Q: How can we have any idea what a 4D hypercube or any n-D object “looks like”? What is the process of developing a picture of a higher dimensional object?

Physicist: Math.  Math all over.

A picture of a 3D object is a “projection” of that object onto a 2D page.  Projection to an artist means taking a picture or drawing a picture.  To a mathematician it means keeping some dimensions and “pancaking” others.

So when you take a picture the “up/down” and “left/right” dimensions are retained, but the “forward/back” dimension is flattened.  Mathematicians, being clever, have formalized this into a form that is independent of dimension.  That is, you can take an object in any number of dimensions and “project out” any number of dimensions, until it’s something we can picture (3 or fewer dimensions).

Top: An object in 3 dimensions. To see it, cross your eyes by looking “through” the screen until the two images line up. Middle: By “projecting out” the z axis (toward/away) the object is collapsed into two dimensions. This is what cameras do. Bottom: By projecting out the y axis (up/down) the object is collapsed again into 1 dimension. This is akin to what a 2D camera would see, photographing from below.

We’re used to a 3D-to-2D projection (it’s what our eyeballs do).  A 4D-to-2D projection, like in the picture above, would involve 2 “camera/eyeball like” projections, so it’s not as simple as “seeing” a 4D object.

As for knowing what a 4D, 5D, … shape is, we just describe its properties mathematically, and solve.  It’s necessary to use math to describe things that can’t be otherwise pictured or understood directly.  If we had to completely understand modern physics to use it, we’d be up shit creek.  However, by describing things mathematically, and then following the calculations to their conclusions, we can get a lot farther than our puny minds might otherwise allow.

Lines, squares, cubes, hyper-cubes, hyper-hyper-cubes, etc. all follow from each other pretty naturally.  The 4D picture (being 4D) should be difficult to understand.

For example, to describe a hypercube you start with a line (all shapes are lines in 1D).

To go to 2D, you’d slide the line in a new direction (the 2nd dimension) and pick up all the points the line covers.  Now you’ve got a square.

To go to 3D, you’d slide the square in a new direction (the 3rd dimension) and pick up all the points the square covers.  Cube!

To go to 4D, same thing: slide the cube in the new (4th) direction.  The only difference between this and all the previous times is that we can no longer picture the process.  However, mathematically speaking, it’s nothing special.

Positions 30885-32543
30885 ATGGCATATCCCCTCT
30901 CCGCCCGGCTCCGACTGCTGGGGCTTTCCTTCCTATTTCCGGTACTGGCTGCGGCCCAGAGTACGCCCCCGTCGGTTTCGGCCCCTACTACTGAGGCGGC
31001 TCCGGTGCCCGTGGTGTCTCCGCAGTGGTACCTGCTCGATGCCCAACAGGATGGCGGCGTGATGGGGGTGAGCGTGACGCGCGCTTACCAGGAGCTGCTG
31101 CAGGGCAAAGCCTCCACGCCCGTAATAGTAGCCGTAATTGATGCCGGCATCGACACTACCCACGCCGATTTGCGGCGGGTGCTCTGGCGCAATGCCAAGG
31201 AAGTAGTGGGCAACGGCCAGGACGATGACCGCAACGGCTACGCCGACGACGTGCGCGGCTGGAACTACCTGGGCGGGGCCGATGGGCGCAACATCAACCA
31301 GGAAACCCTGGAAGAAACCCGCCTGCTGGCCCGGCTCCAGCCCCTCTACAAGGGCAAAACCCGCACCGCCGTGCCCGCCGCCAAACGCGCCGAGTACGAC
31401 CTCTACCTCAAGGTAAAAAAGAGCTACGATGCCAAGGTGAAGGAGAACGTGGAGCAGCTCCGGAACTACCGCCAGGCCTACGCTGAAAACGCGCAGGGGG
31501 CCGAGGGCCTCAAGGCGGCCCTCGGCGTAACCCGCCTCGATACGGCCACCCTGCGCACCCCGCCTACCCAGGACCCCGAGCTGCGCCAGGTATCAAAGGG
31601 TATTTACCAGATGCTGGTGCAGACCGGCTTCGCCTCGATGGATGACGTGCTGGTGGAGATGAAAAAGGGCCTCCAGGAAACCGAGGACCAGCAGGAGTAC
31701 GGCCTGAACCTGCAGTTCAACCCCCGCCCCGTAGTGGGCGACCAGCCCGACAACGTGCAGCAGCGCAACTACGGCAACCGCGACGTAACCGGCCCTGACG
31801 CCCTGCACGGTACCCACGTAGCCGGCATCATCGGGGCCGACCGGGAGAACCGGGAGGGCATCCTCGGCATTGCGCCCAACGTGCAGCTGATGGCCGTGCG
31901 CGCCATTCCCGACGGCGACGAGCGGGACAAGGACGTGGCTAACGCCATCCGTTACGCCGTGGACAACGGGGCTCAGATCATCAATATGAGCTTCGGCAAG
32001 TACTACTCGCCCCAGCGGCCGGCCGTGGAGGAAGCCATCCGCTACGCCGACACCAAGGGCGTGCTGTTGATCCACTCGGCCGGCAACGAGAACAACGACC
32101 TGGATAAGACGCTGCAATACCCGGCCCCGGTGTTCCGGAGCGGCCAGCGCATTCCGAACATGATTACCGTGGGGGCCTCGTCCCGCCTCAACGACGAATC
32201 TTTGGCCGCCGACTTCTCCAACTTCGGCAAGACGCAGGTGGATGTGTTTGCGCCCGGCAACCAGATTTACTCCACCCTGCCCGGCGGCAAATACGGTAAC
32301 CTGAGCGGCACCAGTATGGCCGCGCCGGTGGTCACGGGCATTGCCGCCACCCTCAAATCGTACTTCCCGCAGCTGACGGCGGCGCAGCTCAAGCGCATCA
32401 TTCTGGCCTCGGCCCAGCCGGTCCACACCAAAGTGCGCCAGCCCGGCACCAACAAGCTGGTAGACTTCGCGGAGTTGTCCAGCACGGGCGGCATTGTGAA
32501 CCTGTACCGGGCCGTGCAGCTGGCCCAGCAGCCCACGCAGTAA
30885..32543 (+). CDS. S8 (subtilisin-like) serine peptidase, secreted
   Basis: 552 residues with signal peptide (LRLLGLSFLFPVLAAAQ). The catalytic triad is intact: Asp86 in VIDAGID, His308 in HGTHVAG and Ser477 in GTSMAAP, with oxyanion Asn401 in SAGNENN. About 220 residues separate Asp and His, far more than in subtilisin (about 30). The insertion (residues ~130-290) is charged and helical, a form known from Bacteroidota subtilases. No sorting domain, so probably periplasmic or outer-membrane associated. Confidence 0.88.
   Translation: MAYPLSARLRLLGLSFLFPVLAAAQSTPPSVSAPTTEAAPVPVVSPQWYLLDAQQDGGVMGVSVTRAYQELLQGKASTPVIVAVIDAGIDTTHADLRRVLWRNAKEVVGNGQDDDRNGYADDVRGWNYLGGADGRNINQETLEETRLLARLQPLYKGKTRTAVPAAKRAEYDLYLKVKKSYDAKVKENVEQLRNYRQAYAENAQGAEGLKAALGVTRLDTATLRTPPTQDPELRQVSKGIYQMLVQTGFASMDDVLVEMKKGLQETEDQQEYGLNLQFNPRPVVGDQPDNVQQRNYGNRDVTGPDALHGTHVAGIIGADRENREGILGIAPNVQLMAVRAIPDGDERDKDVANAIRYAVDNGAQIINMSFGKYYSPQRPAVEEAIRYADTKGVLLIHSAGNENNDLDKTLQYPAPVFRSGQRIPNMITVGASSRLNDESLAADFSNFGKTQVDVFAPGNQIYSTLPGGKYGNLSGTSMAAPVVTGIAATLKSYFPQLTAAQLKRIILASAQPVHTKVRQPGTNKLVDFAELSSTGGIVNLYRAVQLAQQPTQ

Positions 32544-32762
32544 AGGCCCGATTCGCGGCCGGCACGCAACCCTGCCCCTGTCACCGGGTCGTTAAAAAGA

Answer gravy: This isn’t more of an answer, it’s just an example of how, starting from a pattern in lower dimensions, you can talk about the properties of something in higher dimensions.  In this case, the number of lines, faces, etc. that a hyper-cube will have in more than 3 dimensions.

Define e_N as an N dimensional “surface”.  So, e_0 is a point, e_1 is a line, e_2 is a square,e_3 is a cube, and so on.

Now define e_N(D) as the number of N-dimensional surfaces in a D-dimensional cube.

For example, by looking at the square (picture above) you’ll notice that e_0(2)=4, e_1(2)=4, and e_2(2)=1.  That is, a square (2D cube) has four corners, four edges, and one square.

The “slide, connect, and fill in” technique can be though of like this: when you slide a point it creates a line, when you slide a line it creates a square, when you slide a square it creates a cube, etc.  Also, you find that you’ll have two copies of the original shape (picture above).

So, if you want to figure out how many “square pieces” you have in a D-dimensional cube you’d take the number of squares in a D-1 dimensional cube, double it (2 copies), and then add the number of lines in a D-1 dimensional cube (from sliding).

e_N(D) = 2e_N(D-1) + e_{N-1}(D-1).  Starting with a 0 dimensional cube (a point) you can safely define e_0(0) = 1.

The values of e_N(D) arranged to make the pattern clearer. You can use the pattern to accurately predict what the cube in the next dimension will be like.

It’s neither obvious nor interesting how, but with a little mathing you’ll find that e_N(D) = {D \choose N} 2^{D-N} = \frac{D! \,2^D}{N!(D-N)! \,2^N}, where “!” means factorial.  So, without ever having seen a hypercube, you can confidently talk about its properties!  For example; a hypercube has 8 cubic “faces”, 24 square faces, 32 edges, and 16 corners.

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21 Responses to Q: How can we have any idea what a 4D hypercube or any n-D object “looks like”? What is the process of developing a picture of a higher dimensional object?

  1. Neal says:

    In order to actually do meaningful math in dimensions higher than three, you have to make your peace with being entirely unable to do more than (a) draw crude two- or three-dimensional visualizations or (b) draw vague scribbly conceptual pictures.

    (It’s actually kind of funny to watch topologists “prove”* things. Spaces (even spaces where “dimension” doesn’t even make sense) become boxes, or lines if you’re taking products or suspending. Embeddings become squiggles in blobs. Suspensions? Pointy spheres. Taking a quotient? Scribble in the subspace being identified. It goes on and on.)